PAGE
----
Report: Enhanced oil recovery threatens drinking water

Wednesday, August 2, 2017

Report: Enhanced oil recovery threatens drinking water.

Regulators lack the resources and data to oversee an estimated 60% of U.S. oil production.

Washington, D.C. - According to a study released today by Clean Water Action, federal and state agencies tasked with monitoring the oil industry do not have the data, resources and regulations needed to adequately protect water from risks associated with enhanced oil recovery (EOR) practices, which account for an estimated 60% of crude oil production.

“Despite accounting for the majority of U.S. oil production, and presenting significant threats to drinking water sources, most people have never heard of enhanced oil recovery,” said Andrew Grinberg, Clean Water Action’s National Campaigns Special Projects Manager. “Regulators and the public have had little information on what oil companies are doing, so despite the risks, EOR has remained out of sight and out of mind.”

The Underground Injection Control (UIC) program of the Safe Drinking Water Act gives EPA the authority to regulate EOR wells, of which there are more than 145,000 nationwide, yet in most oil and gas states, state agencies oversee injection wells. The Trump Administration has proposed cutting federal UIC funding to states for the regulation of injection activities by more than 30%, from $10.5 million to $7.3 million.

The study, “The Environmental Risks and Oversight of Enhanced Oil Recovery in the United States” concluded that:

  • Research on the environmental impacts of EOR is outdated by several decades and significant data gaps exist that limit regulators’ and the public’s understanding of its impacts.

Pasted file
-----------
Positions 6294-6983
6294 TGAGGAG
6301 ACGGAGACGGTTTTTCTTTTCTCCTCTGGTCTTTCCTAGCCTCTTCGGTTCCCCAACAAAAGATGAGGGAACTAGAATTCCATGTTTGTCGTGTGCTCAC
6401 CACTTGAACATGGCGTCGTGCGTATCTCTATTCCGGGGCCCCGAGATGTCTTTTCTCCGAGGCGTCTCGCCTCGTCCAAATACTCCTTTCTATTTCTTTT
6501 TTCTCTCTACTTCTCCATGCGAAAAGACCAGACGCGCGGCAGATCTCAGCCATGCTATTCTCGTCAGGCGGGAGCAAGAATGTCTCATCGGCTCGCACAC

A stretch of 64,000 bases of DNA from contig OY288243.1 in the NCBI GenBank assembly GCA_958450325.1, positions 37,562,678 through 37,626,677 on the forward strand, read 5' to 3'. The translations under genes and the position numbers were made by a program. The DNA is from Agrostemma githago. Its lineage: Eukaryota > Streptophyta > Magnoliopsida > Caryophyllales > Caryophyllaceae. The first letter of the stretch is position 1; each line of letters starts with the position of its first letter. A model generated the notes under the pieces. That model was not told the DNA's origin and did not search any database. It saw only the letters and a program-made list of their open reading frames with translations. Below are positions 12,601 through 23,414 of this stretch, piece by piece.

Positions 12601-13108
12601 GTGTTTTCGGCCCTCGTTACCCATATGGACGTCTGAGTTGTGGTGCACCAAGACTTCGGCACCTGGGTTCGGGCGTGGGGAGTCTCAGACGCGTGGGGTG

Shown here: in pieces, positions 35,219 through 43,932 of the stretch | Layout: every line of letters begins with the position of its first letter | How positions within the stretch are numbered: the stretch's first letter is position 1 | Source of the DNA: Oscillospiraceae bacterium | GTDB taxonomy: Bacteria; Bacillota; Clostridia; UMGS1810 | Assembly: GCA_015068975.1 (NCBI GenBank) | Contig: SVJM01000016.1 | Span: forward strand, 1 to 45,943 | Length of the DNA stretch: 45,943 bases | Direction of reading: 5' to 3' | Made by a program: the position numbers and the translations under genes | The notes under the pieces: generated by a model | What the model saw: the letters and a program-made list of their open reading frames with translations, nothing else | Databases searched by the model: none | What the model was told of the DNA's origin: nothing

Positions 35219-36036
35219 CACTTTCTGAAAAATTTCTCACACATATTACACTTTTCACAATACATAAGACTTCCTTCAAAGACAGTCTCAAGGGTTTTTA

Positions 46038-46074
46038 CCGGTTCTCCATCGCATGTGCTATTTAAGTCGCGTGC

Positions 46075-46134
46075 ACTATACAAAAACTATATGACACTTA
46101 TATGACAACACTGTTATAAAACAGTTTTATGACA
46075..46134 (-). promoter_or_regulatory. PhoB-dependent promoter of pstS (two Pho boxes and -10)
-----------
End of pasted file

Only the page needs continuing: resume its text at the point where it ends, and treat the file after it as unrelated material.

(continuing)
• Oil companies are not required to disclose chemicals used for injection, and rarely are required to monitor groundwater for contamination.
  • Inspections of EOR projects do not occur frequently enough due to budget and staffing constraints at both the state and federal levels.

“We found that it is very difficult for state and federal agencies to advocate for stricter oversight without evidence of violations or demonstrated cases of drinking water contamination,” noted Regina Rossmann, one of the study authors. “But how can oversight agencies detect such evidence with insufficient budget and staff resources in the first place?”

Rossmann and the other authors of the study, Matthew Geraci, Courtney Romolt, and Syed Jehangeer Ali, are masters students at the Johns Hopkins School of Advanced International Studies.

“This report clearly lays out the need to increase funding and protections for our water and significantly improve oversight of EOR activities,” said Grinberg. “Instead, the Trump Administration has proposed slashing federal funding to states for oversight of EOR.” 

The full report is available for download here:

Michael Kelly